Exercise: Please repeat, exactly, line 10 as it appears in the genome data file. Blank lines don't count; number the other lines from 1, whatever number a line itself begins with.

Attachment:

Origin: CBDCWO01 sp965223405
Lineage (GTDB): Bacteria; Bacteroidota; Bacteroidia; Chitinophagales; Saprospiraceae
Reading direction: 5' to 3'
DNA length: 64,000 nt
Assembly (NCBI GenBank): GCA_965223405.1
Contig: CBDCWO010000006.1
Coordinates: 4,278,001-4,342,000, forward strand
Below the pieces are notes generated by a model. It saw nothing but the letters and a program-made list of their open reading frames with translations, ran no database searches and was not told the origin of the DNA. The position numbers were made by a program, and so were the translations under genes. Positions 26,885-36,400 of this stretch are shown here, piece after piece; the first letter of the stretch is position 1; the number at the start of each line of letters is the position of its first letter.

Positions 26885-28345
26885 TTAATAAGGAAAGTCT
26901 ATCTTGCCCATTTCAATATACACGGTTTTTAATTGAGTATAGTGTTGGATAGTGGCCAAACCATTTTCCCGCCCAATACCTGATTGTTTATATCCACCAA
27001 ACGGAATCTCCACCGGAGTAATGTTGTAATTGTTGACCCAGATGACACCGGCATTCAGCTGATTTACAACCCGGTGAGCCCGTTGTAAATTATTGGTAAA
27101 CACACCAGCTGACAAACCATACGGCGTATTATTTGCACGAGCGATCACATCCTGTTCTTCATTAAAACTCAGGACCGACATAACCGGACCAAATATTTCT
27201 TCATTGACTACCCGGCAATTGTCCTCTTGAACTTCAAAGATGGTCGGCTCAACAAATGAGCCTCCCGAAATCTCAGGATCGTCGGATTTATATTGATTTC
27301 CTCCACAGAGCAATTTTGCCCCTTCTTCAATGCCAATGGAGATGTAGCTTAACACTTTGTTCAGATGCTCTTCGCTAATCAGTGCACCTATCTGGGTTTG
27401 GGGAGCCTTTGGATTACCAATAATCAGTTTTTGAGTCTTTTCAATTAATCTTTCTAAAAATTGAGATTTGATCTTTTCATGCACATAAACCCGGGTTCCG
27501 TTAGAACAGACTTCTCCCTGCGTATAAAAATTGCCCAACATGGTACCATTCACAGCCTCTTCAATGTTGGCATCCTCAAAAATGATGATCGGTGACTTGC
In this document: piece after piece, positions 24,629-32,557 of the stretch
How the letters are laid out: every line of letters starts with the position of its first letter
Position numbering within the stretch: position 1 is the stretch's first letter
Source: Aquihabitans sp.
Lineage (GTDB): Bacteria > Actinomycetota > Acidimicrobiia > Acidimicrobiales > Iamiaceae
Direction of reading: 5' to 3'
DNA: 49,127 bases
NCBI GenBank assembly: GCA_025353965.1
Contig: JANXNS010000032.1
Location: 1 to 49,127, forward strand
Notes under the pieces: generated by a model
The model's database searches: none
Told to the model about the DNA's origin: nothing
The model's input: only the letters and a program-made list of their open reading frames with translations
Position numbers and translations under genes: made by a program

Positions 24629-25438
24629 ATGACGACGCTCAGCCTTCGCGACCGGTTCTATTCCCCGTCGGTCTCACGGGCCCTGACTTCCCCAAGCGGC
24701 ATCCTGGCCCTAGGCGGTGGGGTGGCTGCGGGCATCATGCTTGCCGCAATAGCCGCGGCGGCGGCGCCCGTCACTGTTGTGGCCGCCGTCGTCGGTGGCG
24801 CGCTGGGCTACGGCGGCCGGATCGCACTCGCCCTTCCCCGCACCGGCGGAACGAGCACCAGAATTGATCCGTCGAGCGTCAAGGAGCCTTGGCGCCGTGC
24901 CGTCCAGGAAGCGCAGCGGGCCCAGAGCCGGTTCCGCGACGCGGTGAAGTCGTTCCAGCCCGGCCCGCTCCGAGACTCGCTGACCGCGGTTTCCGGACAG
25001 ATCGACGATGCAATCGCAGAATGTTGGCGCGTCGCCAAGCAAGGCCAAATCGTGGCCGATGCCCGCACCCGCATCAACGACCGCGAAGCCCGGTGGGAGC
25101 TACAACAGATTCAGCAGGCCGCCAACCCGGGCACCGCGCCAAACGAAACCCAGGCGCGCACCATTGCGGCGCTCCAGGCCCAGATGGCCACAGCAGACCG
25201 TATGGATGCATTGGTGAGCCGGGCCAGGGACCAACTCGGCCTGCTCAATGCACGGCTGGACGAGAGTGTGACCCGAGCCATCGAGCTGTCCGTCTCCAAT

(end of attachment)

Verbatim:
26885 TTAATAAGGAAAGTCT